Author name: Amelia Vance and Morgan Sexton

From Data Privacy to Discrimination: Examining the Legal Ramifications of AI in Schools

From Data Privacy to Discrimination: Examining the Legal Ramifications of AI in Schools April 2024 Morgan Sexton and Amelia Vance       CC BY-NC 4.0 Introduction The incorporation of artificial intelligence (AI) seems to be everywhere at the moment – and schools are no different! While using AI to improve systems and educational outcomes for students is an exciting prospect, it should be done carefully and with consideration for the legal landscape. AI in education is subject to a myriad of education, child privacy, consumer, and civil rights laws. We’ve created this brief to provide an overview of the […]

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FERPA 101 It is interesting to think that a law enacted in 1974—pre-smartphone, mobile app, and modern computer—still governs the vast technological landscape and data collection practices of modern education. In the age of online learning and student one-to-one devices, the Family Educational Rights and Privacy Act of 1974 (FERPA) remains the primary federal law protecting student privacy. FERPA analysis has grown increasingly complex over the years as rules and guidance were added to account for emerging technologies–as  highlighted during the COVID-19 pandemic when the education community struggled to apply FERPA in light of schools’ increasing reliance on educational technology.

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FERPA Exemptions

FERPA Exemptions While FERPA is renowned for its robust privacy protections for student data, it’s easy to overlook the flip side of the coin: the student data that falls outside of FERPA’s protections. Understanding the scope of FERPA’s protections is crucial for navigating the nuances of student privacy today, especially since the line between student data that is and is not covered is not always intuitive. To help illustrate what student data is not protected under FERPA, we’ve created the following table explaining the FERPA exemptions with clear descriptions and real-world examples.   FERPA Exempt Description Example De-Identified Records and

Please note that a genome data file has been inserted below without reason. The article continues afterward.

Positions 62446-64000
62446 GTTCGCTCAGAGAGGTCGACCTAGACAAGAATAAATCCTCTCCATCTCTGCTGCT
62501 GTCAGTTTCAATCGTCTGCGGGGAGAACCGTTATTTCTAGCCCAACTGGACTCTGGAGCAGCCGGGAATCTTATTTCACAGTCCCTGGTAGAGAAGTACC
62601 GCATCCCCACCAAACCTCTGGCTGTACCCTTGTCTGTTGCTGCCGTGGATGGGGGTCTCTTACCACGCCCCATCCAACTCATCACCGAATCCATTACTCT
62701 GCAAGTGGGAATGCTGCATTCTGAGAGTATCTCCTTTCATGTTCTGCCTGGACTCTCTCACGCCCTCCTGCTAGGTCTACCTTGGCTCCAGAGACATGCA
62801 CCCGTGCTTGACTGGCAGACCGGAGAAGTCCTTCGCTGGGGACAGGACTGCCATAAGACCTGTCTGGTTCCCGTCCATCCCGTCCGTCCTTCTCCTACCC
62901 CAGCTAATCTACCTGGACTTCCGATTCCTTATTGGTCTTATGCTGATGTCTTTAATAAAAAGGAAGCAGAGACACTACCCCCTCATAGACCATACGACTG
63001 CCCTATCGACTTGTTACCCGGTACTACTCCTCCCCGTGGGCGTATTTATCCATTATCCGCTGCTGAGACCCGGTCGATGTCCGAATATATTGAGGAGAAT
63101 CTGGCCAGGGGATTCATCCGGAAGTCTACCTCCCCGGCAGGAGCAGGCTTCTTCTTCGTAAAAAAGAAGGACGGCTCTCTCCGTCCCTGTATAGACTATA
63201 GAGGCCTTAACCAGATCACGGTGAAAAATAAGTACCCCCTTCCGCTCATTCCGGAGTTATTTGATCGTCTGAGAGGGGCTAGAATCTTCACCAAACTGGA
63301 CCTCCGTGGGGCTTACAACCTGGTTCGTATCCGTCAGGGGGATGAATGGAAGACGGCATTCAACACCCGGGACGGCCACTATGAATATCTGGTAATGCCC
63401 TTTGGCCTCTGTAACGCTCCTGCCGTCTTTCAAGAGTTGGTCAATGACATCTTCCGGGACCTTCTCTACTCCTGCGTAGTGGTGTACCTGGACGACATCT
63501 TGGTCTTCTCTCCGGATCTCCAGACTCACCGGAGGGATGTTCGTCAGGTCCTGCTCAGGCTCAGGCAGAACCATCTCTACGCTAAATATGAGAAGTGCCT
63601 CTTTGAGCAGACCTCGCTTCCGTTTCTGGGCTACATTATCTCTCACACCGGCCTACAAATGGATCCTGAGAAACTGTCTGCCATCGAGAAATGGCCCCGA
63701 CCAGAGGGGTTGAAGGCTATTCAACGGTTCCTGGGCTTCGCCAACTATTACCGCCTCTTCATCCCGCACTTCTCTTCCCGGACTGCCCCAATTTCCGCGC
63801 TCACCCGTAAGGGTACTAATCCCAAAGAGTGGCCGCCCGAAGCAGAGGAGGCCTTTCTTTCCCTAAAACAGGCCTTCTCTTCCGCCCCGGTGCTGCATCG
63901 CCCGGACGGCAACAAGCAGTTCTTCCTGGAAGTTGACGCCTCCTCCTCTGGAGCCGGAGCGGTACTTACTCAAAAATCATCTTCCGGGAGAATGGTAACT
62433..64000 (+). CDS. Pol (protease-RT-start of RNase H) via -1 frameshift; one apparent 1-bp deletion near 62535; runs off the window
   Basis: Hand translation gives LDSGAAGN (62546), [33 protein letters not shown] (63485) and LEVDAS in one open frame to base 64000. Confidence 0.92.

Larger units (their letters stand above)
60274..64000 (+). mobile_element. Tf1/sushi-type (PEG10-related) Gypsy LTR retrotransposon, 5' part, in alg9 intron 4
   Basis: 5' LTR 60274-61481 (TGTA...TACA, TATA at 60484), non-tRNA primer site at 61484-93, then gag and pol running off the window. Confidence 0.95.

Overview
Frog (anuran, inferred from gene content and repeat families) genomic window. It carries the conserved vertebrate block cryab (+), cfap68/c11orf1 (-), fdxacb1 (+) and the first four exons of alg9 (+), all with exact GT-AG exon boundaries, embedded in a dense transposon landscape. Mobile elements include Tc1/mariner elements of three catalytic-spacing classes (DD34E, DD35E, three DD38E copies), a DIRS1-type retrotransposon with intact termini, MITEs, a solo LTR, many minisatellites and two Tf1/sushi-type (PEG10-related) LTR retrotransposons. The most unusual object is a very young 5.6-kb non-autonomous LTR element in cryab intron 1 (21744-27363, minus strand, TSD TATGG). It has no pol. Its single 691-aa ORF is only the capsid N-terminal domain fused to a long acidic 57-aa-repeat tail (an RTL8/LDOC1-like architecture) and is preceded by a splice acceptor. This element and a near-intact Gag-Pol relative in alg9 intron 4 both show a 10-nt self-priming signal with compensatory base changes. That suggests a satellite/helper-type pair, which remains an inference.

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FERPA Exceptions

FERPA Exceptions FERPA typically requires consent prior to disclosing any student personally identifiable information (PII) from education records. Nevertheless, FERPA includes several exceptions that allow for certain sharing without consent while still ensuring that the necessary safeguards are in place to protect the privacy of student data. To make understanding these exceptions a little easier, we have put together the following table that details every exception in FERPA–offering clear and concise explanations, criteria for when they may be applicable, and tangible examples that shed light on their practical application.   FERPA Exceptions Description Example School Official (34 CFR 99.31(a)(1) and

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January Updates

January Updates February 1, 2023 Cross-posted from AASA Blog TLDR: Soon-to-be reintroduced federal parent rights bill may allow parents to opt out of most EdTech. Child privacy bills crafted without education input continue to risk banning school technology use – as was the case with the almost-passed COPPA 2.0 and Kids Online Safety Act in December. Just in case that wasn’t enough, President Biden published an op-ed in the Wall Street Journal, noting that “Congress can find common ground on the protection of privacy, competition and American children.” He called on Congress to pass legislation that would “hold Big Tech accountable” and to tighten pre-existing

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